Cold Hands and Feet with Sluggish Thyroid: Raynaud's?

Raynaud's Syndrome in Thyroid Patients

Portrait of young woman with ?winter? gloves
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A feeling of cold in the hands and/or feet, or sensitivity to the cold, is a common complaint in people who have an underactive thyroid, known as hypothyroidism. Typically, if you're a thyroid patient experiencing these symptoms, the cold sensitivity, and cold extremities will decrease significantly after you've received appropriate and optimal treatment for your hypothyroidism. That may include a levothyroxine drug, or levothyroxine plus T3, or a natural desiccated thyroid drug.

But in some thyroid patients, those cold-related symptoms continue. When cold hands and/or feet persist, you should be evaluated for a condition known as Raynaud's syndrome. Raynaud's (sometimes also spelled Reynaud's) is also known as Raynaud's phenomenon. It's an autoimmune disease that involves an interruption in the blood flow to fingers and toes, and sometimes to nose and ears, due to spasms in the blood vessels.

An excellent review of the diagnostic tests for Raynaud's is featured in this Verywell Guide to Raynaud's.

Some common triggers for Raynaud's include:

  • Going outside during frigid temperatures
  • Holding an iced drink
  • Walking into an air conditioned room
  • Putting your hands in the freezer
  • Putting hands under cold water
  • Emotional stress

During a Raynaud's attack, the affected area typically turns white, and as oxygen fails to reach the extremities, and in some patients turns blue, and finally, as oxygen comes back into the tissues, turns red.


During a Raynaud's attack, your fingers or toes may feel cold and numb as blood flow to them is interrupted. You may feel tingling or painful throbbing, and the affected area may swell. As the attack ends and blood flow returns, fingers or toes may throb and tingle. Typically, the blood flow to the skin will remain low until the skin is rewarmed.

After warming, it usually takes 15 minutes to recover normal blood flow to the skin, and it may take several hours for your symptoms to resolve.

Diagnosing Raynaud's

In addition to evaluation of your symptoms, your doctor may perform a cold stimulation test. In this test, a device that measures temperature is taped to your fingers, and then your hands are put into cold water. The device measures how quickly your fingers warm and return to regular temperature. A slow response can be a sign of Raynaud's. 

Another test that is sometimes done is called nailfold capillaroscopic. A drop of oil is applied to the base of your fingernail, which is then examined under a microscope to identify abnormal arteries that may be a sign of Raynaud's.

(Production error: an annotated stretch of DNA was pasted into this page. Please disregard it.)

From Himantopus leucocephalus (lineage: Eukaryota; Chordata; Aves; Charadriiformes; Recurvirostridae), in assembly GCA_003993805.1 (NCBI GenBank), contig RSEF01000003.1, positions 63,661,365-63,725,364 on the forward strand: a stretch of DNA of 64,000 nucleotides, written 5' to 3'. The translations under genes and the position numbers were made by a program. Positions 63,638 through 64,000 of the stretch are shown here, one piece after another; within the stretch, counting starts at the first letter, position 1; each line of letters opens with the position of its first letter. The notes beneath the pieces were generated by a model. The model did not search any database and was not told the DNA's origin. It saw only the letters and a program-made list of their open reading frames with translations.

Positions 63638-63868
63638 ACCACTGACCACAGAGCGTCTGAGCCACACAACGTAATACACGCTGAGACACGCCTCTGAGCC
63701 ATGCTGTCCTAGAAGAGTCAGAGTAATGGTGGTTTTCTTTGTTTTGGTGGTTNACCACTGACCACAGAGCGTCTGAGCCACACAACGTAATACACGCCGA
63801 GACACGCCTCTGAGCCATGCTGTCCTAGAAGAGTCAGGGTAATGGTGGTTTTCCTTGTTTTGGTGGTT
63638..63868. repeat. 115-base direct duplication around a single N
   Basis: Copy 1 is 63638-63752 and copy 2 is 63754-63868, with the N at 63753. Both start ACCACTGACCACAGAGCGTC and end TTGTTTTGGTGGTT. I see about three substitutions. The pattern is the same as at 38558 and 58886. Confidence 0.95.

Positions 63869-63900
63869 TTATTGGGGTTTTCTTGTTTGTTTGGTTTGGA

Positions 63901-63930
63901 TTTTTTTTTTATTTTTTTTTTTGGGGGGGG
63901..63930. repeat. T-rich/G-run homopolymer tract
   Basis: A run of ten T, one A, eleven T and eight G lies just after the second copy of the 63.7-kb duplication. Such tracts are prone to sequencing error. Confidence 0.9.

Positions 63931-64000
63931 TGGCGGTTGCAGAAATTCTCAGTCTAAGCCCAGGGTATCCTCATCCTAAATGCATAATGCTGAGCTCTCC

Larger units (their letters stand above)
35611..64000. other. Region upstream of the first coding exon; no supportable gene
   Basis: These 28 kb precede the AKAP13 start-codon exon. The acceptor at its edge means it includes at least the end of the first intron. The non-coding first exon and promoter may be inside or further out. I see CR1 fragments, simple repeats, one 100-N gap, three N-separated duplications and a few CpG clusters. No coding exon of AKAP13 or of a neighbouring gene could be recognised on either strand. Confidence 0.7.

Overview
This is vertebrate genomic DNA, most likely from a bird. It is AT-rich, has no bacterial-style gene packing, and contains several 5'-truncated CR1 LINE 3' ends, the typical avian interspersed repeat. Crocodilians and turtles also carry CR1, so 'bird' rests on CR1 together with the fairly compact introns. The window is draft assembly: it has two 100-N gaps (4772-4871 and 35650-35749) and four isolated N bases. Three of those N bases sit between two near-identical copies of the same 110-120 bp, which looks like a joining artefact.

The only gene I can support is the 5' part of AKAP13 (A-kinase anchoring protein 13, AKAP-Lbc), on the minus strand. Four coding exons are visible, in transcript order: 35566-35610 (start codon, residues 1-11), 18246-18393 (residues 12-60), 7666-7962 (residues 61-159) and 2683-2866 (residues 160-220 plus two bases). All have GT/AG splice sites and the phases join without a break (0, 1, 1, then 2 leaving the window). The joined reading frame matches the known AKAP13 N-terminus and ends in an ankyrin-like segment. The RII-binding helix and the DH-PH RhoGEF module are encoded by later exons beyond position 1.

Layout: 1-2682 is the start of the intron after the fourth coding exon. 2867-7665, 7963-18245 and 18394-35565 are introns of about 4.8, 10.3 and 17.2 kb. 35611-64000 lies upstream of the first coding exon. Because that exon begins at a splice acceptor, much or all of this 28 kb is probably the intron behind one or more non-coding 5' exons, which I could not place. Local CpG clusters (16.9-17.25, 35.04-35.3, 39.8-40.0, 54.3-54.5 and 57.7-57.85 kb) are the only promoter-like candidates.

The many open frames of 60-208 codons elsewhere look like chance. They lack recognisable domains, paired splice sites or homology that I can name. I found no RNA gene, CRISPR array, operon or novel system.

Several blood tests are also used to help diagnose Raynaud's, including: 

  • Antinuclear antibody (ANA), which looks for antibodies against cell nuclei, which can be a marker of autoimmunity
  • Erythrocyte sedimentation rate (ESR / rate), which can detect inflammation

Raynaud's is a condition that can be a standalone disease, but it also frequently shows up as a "secondary" disease with other autoimmune diseases, including Hashimoto's disease, Graves' disease, lupus, Sjögren's Syndrome, scleroderma, and rheumatoid arthritis, among others.

Treatments for Raynaud's

If you are a thyroid patient with Raynaud's, your first step should be to obtain optimal thyroid treatment. Another important step is to avoid or minimize cold exposure. 

Keeping your body, and particularly your extremities, warm is an important preventive measure for Raynaud's. This also includes avoiding rapid and extreme temperature changes. Hats are often recommended, and chemical hand or feet warmers in cold temperatures can provide extra protection. 

Wearing gloves before handling cold or frozen items is also recommended. 

For more severe cases, drug treatments can help, but the drugs used may have various side effects.

Some of the drug treatments currently being used for Raynaud's include:

  • Calcium channel blockers such as nifedipine (brand names Adalat, Nifedical, and Procardia)
  • Angiotensin II inhibitors i.e., candesartan (Atacand), irbesartan (Avapro), losartan (Cozaar), and valsartan (Diovan).
  • The antidepressant fluoxetine (Prozac)
  • The vasodilator sildenafil (Viagra)

A Word from Verywell

If you are a smoker, you should stop smoking, as that is known to aggravate Raynaud's symptoms. 

In addition, it's essential to make stress management a part of your daily life, because a poor response to stress is a known trigger for Raynaud's. Relaxation or stress management practices such as breathwork or meditation may be helpful to some Raynaud's sufferers. 


Nielsen SL, et. al. "Myxoedema and Raynaud's phenomenon," Acta Endocrinol. Sep;101(1):32-4.

Pope, JE. "The diagnosis and treatment of Raynaud's phenomenon: a practical approach." Drugs. 2007;67(4):517-25.

Sawicka-Gutaj et al. "Influence of cigarette smoking on thyroid gland--an update." Endokrynol Pol. 2014;65(1):54-62. 

Shagan BP, et. Al. "Raynaud's phenomenon in hypothyroidism." Angiology  Jan;27(1):19-25.